Last week marked two important milestones in the ongoing smartphone wars as Samsung released its latest powerhouse, the Galaxy S4, and BlackBerry's (NYSE:BB) Z10 finally announced the day it would make its way to U.S. shelves. These events remind us that 2013 is likely to be another critical year for the smartphone business. What follows is a brief discussion of some of the major market participants and their prospects for the year. After looking at these, it should be easier to decide who will be The Biggest Smartphone Winner of 2013.
Samsung. While the Galaxy S4 is a critical step forward, it's only a part of the story. In the past few years, the company has sold enough low-end phones to overtake Nokia (NYSE:NOK) as the largest seller of phones in the world. Furthermore, as Samsung continues to command a larger and larger percentage of the Android market -- 40% at the last report -- it is setting itself up to push Google (NASDAQ:GOOGL) in various areas. For example, the South Korean manufacturer has begun to highlight its own Samsung Hub rather than the Google Play app store; if Samsung is getting into the ecosystem, which it is clearly trying to do, it could significantly alter the landscape.
BlackBerry. After a series of delays, March 22 will finally see the BlackBerry Z10 go on sale in the United States. Various wireless carriers have already begun taking preorders for the device, and BlackBerry announced on Wednesday that one of its partners had placed an order for 1 million units. These two announcements drove the stock higher by more than 15%, but the general consensus is that unless BlackBerry can put up significant sales figures in the near term, the company will face extinction.
Apple (NASDAQ:AAPL). Since its historic high last September, Apple shares have fallen by an alarming 40%. The decline has led to a speculation as to what steps the company needs to take to regain its dominance in the smartphone space. While some analysts have pushed for a cheaper iPhone that would allow the company to become competitive in both China and India, others worry that such a move would negatively affect the company's image as the premium option. Others believe that the way forward for Apple is through the development of new markets, such as through the fruition of the various iWatch rumors.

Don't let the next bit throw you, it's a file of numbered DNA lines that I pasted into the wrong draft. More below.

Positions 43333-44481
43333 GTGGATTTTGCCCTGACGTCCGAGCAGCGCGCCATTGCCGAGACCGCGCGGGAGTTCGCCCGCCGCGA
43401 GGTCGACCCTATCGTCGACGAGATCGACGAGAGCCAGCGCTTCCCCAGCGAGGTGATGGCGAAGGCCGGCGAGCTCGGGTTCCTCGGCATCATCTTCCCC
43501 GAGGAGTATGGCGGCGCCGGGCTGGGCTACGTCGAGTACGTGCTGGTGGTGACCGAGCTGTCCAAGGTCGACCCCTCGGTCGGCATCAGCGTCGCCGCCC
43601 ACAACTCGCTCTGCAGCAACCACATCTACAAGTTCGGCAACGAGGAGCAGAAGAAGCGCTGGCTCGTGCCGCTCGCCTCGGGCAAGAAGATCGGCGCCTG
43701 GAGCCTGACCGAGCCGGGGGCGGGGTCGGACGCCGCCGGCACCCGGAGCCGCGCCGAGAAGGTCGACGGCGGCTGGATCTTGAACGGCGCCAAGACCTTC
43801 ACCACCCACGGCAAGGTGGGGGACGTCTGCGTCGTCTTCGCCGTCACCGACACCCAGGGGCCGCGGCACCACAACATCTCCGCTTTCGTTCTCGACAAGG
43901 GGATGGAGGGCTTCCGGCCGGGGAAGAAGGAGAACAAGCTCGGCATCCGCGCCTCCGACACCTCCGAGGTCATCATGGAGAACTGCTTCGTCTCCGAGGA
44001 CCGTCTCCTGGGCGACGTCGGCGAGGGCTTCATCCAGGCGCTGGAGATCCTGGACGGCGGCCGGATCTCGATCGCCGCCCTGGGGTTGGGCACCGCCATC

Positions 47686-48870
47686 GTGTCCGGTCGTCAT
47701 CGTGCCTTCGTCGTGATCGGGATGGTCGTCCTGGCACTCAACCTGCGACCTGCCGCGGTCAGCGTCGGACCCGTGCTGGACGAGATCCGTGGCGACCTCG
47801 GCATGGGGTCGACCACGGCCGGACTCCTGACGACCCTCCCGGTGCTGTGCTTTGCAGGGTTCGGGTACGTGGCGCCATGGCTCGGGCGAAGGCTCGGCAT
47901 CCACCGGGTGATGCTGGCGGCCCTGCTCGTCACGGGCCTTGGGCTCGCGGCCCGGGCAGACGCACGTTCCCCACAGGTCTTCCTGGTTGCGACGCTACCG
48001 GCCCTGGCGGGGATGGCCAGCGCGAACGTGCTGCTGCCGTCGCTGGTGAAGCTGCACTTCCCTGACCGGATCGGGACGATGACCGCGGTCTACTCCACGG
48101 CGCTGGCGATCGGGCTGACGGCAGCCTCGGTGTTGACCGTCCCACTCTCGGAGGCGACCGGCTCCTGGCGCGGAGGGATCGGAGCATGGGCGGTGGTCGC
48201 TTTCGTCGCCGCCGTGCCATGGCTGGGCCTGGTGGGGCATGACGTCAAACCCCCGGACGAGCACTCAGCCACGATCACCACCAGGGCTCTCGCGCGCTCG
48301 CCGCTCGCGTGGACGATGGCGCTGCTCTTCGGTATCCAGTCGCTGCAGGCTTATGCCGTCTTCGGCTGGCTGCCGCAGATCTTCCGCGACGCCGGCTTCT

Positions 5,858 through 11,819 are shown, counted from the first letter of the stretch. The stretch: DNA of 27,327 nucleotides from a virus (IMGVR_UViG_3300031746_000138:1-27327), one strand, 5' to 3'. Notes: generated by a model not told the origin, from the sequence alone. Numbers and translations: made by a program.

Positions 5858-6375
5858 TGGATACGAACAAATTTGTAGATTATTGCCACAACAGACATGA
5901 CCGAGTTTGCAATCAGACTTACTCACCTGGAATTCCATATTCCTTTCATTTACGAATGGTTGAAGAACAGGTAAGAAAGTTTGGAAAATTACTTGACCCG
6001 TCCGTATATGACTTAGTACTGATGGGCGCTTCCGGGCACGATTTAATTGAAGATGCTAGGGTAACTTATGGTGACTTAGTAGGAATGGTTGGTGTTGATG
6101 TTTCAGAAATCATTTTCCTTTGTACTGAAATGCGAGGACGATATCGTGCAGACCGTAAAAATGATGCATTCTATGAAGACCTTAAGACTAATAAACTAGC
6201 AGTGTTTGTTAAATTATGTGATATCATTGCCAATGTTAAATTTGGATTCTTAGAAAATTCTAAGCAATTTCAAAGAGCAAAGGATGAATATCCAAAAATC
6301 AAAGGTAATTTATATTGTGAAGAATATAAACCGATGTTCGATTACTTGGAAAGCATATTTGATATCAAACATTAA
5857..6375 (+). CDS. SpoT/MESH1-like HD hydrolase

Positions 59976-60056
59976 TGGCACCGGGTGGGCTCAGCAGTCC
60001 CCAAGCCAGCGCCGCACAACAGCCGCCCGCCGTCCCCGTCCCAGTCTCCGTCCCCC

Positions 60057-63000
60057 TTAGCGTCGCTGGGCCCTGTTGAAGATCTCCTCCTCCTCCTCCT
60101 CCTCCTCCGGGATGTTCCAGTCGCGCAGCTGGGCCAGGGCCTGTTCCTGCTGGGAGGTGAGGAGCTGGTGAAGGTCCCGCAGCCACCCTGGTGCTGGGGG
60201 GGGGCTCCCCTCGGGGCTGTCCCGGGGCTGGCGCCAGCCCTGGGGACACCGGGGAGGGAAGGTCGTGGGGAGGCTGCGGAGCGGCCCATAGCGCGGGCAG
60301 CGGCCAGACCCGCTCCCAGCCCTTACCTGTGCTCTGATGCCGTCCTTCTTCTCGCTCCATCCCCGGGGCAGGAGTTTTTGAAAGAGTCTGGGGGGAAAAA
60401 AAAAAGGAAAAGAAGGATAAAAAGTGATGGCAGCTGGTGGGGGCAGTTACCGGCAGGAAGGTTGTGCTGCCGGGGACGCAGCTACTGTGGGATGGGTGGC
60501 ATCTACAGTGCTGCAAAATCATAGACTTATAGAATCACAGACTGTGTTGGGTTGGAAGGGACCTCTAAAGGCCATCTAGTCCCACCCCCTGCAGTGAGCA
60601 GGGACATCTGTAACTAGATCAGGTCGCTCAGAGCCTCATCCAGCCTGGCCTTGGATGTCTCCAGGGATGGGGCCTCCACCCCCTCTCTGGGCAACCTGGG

Regardless of what direction the company chooses, it clearly must evaluate its product cycle; competitors have made the once-a-year model hard to justify, especially when intermediate updates like the 4S and the expected 5S this summer don't represent significant advances. Forrester's Charles Golvin explains: "If anything, what Apple needs to respond to is the cadence of their own releases, probably a completely new design every two years and a sort of speed bump every year is not an adequate cadence for Apple to remain at the forefront of smartphone innovation today." Picking a strategic direction is perhaps the biggest test of Tim Cook's leadership and will be illustrative of Apple's ability to bounce back.
Google. Despite the obvious pressure Samsung's increasing market share is putting on Google, the company is taking other steps to continue its dominance in the smartphone segment. The release of Google Glass later this year should mark a significant step forward. While the $1,500 price tag makes it unlikely that the product will upturn the smartphone industry, it represents a shift toward wearable technology that gives you a glimpse of where the market is going. Furthermore, IDC recently reported that 2013 would see Android overtake iOS in the tablet segment for the first time ever. This is significant, because as consumers adopt multiple devices, the user experience becomes a "stickier" one.
Nokia. Through its partnership with Microsoft (NASDAQ:MSFT), Nokia is following Samsung's lead by attacking both the premium and low-cost ends of the wireless market. The company's flagship Lumia 920 is beginning to make inroads and pick up market share, while the company just released the Lumia 520, the least expensive Windows phone to date. The company does face some challenges from Microsoft's expanded low-cost strategy, having recently partnered with Huawei Technologies to attack the African market.
Ultimately, unless Apple can quickly adapt, Google is likely to be the Biggest Smartphone Winner of 2013. The pressure the company is seeing from Samsung will put pressure on its search business, but the company's business model is expanding as mobile search becomes better defined. If, however, Apple can revamp its strategy and show itself to be a leader again, it has the potential to win. On an investment basis, the huge sell-off is a great opportunity relative to Google that is trading just below its all-time high. Apple controls its own fate, and if it embraces it, the company is poised to win this year.